Los Angeles has put itself in prime position to defend its title. The team may have lost a little defense, but it gained a lot offensively, added both youth and basketball IQ and took some responsibility off the plates of James and Davis.
The Lakers also retained what made them special: their versatility in being able to play big or small. Like last season, they'll be able to close games several different ways.
The NBA champions are clearly the big winners of the abbreviated offseason.
Runners-Up: Suns and Blazers
After going on an 8-0 run in the NBA bubble, the Phoenix Suns decided to go all-in on a playoff push this coming season. Their first move was to bring in Chris Paul (and Abdel Nader) from Oklahoma City for Kelly Oubre Jr., Ricky Rubio, Jalen Lecque, Ty Jerome and a 2022 first-round pick. Adding a player like Paul to the mix opens the door for Devin Booker to work more off the ball, and Deandre Ayton's game as a roller should go to another level.
The Suns' moves did not end there, as they re-signed restricted backup point guard Jevon Carter and added more wing depth with Jae Crowder to go with Cameron Johnson and Mikal Bridges. The final big move was re-signing Dario Saric to a three-year, $27 million deal.
With the 10th pick in the draft, the Suns surprised many by selecting Jalen Smith from Maryland. Some draft experts called it a reach, similar to when Johnson was selected 11th overall in 2019. Reach or not, the 6'10" Smith is another big man for the rotation. He shot 36.8 percent from three in 2019-20 while blocking 2.4 shots per game.
Monty Williams used Saric in the bubble as a playmaking 5, and he averaged 14.8 points and 7.6 rebounds while shooting 52.4 percent from three. NBA teams are beginning to see the value of having a big man who can create for others, and Saric fits the bill.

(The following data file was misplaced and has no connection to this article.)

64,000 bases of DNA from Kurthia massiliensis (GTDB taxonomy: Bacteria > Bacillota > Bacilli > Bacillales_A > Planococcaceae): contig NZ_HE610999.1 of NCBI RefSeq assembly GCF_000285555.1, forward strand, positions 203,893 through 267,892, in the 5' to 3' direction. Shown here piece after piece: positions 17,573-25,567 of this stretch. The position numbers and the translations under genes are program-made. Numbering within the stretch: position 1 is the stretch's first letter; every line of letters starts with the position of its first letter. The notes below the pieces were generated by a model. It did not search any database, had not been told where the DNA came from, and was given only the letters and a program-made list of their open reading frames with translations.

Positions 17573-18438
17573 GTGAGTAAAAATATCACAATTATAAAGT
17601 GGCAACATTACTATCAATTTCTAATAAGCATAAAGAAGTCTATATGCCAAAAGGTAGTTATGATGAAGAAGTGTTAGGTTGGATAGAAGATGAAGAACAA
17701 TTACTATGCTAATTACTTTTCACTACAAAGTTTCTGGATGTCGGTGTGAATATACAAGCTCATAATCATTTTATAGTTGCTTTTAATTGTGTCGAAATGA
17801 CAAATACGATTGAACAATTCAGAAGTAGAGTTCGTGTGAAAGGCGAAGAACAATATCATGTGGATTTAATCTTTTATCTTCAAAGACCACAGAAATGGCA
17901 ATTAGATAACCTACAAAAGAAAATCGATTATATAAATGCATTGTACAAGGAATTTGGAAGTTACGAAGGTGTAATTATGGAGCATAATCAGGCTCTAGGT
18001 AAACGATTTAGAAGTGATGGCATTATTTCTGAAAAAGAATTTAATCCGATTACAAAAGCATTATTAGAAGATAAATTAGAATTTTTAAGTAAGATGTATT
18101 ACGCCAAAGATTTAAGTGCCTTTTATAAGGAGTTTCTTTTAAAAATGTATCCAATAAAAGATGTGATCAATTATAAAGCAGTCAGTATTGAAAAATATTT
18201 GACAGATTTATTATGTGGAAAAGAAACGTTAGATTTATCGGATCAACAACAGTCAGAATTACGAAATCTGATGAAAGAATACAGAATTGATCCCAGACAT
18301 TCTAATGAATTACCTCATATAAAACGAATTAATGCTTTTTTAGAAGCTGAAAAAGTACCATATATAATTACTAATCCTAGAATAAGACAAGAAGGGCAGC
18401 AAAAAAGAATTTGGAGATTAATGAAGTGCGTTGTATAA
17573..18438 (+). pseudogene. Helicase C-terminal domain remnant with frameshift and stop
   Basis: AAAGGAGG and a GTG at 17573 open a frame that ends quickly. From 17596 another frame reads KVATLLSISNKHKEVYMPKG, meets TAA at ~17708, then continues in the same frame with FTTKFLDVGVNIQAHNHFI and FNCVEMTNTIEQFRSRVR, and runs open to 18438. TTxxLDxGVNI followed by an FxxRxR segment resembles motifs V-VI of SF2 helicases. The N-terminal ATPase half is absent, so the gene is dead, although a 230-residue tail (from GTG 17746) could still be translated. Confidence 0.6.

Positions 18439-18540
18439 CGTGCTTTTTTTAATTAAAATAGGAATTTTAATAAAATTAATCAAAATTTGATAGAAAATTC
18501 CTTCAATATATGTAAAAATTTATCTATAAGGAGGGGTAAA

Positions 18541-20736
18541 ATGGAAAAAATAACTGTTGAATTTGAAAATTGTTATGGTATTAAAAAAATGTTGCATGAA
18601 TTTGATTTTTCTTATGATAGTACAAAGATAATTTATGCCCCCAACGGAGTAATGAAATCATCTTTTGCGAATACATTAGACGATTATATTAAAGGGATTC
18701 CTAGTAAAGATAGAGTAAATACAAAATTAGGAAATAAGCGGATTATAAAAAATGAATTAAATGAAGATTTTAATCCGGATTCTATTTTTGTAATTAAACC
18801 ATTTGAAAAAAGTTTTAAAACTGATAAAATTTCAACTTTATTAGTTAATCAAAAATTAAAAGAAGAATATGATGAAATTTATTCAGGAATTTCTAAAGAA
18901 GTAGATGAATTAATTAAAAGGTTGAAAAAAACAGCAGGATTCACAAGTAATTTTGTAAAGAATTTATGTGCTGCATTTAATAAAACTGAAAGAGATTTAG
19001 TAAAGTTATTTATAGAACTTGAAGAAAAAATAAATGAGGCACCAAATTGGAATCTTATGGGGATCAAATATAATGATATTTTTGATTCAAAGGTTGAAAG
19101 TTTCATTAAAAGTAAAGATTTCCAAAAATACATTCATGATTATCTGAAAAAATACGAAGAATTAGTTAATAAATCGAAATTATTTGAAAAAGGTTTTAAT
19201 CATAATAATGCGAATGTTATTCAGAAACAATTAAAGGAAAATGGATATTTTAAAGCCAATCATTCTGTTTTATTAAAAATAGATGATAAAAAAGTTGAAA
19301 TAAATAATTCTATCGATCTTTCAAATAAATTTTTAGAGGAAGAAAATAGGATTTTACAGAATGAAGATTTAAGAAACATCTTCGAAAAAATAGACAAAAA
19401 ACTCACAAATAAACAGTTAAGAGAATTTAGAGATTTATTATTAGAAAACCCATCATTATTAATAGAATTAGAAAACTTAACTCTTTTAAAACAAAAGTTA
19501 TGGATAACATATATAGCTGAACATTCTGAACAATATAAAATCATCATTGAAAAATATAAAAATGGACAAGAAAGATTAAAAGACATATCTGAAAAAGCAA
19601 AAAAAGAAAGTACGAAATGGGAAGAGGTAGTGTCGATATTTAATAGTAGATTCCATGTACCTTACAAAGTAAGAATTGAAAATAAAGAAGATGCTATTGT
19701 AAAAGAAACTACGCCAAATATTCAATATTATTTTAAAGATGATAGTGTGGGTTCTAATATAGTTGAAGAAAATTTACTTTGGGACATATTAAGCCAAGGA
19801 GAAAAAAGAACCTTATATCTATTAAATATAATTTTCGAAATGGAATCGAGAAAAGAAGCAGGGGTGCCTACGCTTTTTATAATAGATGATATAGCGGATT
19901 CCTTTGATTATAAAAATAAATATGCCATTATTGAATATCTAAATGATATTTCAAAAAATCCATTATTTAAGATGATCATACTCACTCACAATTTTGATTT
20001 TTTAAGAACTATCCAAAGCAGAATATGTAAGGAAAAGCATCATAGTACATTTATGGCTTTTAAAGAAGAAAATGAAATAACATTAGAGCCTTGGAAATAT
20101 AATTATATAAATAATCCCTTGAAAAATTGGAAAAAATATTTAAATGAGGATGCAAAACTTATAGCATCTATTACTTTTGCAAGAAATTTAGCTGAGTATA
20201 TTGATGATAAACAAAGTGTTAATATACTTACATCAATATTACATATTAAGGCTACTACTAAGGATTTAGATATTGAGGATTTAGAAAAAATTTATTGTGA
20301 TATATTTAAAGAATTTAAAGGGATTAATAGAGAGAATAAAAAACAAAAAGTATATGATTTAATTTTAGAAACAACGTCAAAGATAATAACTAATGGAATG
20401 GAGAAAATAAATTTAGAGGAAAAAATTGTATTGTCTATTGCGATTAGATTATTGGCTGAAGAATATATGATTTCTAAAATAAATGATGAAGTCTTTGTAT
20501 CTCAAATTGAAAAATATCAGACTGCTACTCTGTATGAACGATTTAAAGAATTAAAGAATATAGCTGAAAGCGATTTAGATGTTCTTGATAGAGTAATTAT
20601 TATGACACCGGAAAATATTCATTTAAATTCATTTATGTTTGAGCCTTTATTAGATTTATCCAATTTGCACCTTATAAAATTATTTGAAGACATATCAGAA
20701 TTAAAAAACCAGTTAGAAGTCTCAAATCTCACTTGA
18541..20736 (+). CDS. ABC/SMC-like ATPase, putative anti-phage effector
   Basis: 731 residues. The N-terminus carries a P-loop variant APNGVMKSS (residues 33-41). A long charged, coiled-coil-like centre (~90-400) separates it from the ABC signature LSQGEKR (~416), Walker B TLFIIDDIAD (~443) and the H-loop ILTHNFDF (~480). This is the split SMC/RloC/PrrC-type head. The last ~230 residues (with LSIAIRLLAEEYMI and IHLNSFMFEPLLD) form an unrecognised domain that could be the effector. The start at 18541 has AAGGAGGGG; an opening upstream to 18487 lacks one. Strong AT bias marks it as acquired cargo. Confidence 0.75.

The Suns added a massive piece in Paul, built wing depth and retained another playmaker in Saric, putting them in position to compete in the stacked Western Conference.
The Portland Trail Blazers were the other runner-up in free agency. After battling just to get into the playoffs, they had some work to do in the offseason. Before the draft, they added a capable wing/small-ball forward in Robert Covington from Houston for Trevor Ariza and two first-round picks. Pairing Covington with Gary Trent Jr. will provide a shot in the arm for their atrocious defense.
They continued to add wing depth by signing the high-flying Derrick Jones Jr. and re-signing Rodney Hood, who was a solid contributor before tearing his Achilles last December. They traded for Enes Kanter, who had a great run as a Blazer in 2018-19, to add a punch off the bench. They also re-signed a rejuvenated Carmelo Anthony.
Neil Olshey and the front office pulled off a sneaky move in signing 22-year-old Harry Giles away from Sacramento. He has struggled with injuries his first two years, but he still has a ton of potential and can develop into a piece for them.
The Blazers strengthened their bench and improved their defense, and they should compete for a top-four spot in the West.
Advanced stats via NBA.com.
Mo Dakhil spent six years with the Los Angeles Clippers and two years with the San Antonio Spurs as a video coordinator, as well as three years with the Australian men's national team. Follow him on Twitter, @MoDakhil_NBA.